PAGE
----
In the United States, the concept of “Jonesing” is well established – eyeballing our neighbors to check out their purchases so we can outdo our “opponents.” This highly competitive and individualistic tendency unfortunately does not end with possession envy.
Unhappy with our phenotype and dissatisfied with our talents, we sometimes desire those of others – with the tragic consequence of depleting our own energy which, if focused on self-development, could result in an end product that would surprise (not only ourselves) but the objects of our jaundiced eye.
Our true purpose cannot be fulfilled through covetous wanting. Lately, have you taken inventory to discover at which activities you excel? Are you, in Maslow’s terms, moving toward “self-actualization?” In the classic career primer “What Color is Your Parachute,” Bolles explains the importance of finding what pleases us.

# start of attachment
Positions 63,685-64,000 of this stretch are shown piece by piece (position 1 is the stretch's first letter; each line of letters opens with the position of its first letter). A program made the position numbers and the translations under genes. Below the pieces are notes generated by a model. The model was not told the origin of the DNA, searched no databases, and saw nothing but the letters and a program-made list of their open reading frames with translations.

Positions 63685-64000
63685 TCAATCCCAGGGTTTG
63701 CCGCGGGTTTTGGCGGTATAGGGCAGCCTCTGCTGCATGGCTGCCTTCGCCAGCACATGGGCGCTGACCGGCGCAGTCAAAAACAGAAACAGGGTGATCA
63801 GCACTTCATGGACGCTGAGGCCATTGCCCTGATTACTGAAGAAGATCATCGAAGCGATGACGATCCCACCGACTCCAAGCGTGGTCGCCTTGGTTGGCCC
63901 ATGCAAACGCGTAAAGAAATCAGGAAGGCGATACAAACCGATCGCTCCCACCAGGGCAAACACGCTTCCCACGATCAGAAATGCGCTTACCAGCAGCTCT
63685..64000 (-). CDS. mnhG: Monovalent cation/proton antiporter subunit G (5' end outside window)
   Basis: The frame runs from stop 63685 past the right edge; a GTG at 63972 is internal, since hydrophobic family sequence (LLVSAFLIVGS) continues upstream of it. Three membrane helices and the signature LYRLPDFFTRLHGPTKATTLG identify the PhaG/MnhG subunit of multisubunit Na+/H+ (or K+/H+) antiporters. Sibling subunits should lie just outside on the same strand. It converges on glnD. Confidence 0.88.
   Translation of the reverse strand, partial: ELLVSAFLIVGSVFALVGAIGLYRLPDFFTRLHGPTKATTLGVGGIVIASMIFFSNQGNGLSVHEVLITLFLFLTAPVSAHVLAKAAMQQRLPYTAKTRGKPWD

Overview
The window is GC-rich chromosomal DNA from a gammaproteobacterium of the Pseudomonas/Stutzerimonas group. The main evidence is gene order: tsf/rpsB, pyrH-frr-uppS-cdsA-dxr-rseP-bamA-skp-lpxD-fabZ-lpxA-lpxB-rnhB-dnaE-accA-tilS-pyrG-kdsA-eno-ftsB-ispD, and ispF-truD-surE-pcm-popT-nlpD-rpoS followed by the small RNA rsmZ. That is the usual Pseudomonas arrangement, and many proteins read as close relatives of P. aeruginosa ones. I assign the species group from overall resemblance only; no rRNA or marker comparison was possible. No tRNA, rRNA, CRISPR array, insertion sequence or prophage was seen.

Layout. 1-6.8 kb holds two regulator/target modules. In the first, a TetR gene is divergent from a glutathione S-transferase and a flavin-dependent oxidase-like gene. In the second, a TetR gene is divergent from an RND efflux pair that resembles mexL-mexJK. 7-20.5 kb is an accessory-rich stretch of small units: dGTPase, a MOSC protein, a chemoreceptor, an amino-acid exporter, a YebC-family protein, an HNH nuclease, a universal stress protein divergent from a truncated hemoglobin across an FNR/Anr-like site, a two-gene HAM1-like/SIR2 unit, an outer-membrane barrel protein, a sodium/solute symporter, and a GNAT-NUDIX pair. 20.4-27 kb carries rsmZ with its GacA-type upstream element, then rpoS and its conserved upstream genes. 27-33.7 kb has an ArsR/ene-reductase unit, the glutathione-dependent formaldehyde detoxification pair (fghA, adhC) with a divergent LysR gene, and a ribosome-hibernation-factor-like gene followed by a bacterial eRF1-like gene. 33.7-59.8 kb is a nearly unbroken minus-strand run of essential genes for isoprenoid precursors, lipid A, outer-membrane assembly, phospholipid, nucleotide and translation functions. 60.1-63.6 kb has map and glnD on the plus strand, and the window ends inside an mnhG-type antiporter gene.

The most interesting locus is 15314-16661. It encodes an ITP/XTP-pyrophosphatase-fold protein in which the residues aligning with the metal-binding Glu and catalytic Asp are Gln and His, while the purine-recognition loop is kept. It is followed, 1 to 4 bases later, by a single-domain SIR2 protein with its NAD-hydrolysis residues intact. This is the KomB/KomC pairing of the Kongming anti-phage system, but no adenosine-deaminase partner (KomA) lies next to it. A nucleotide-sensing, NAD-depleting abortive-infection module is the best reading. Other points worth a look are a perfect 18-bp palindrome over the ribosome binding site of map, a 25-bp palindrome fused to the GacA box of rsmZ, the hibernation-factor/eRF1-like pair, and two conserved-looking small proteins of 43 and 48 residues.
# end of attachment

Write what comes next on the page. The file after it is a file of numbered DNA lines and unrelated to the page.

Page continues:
But unearthing it is not necessarily the pathway to nirvana. In his NY Times bestseller The Road to Character (a case study on “how to be good”) Brooks suggests that our primary focus on resume building does not build qualities that people will discuss (or even remember) at our demise.
No one is ever eulogized for the amount of money they made during their lifetime. While it’s desirable to find a vocation that at once fuels and ignites our passion, the pursuit of this goal should be secondary. We should instead spend as much time crafting our character as we do our professional profiles and successional plan.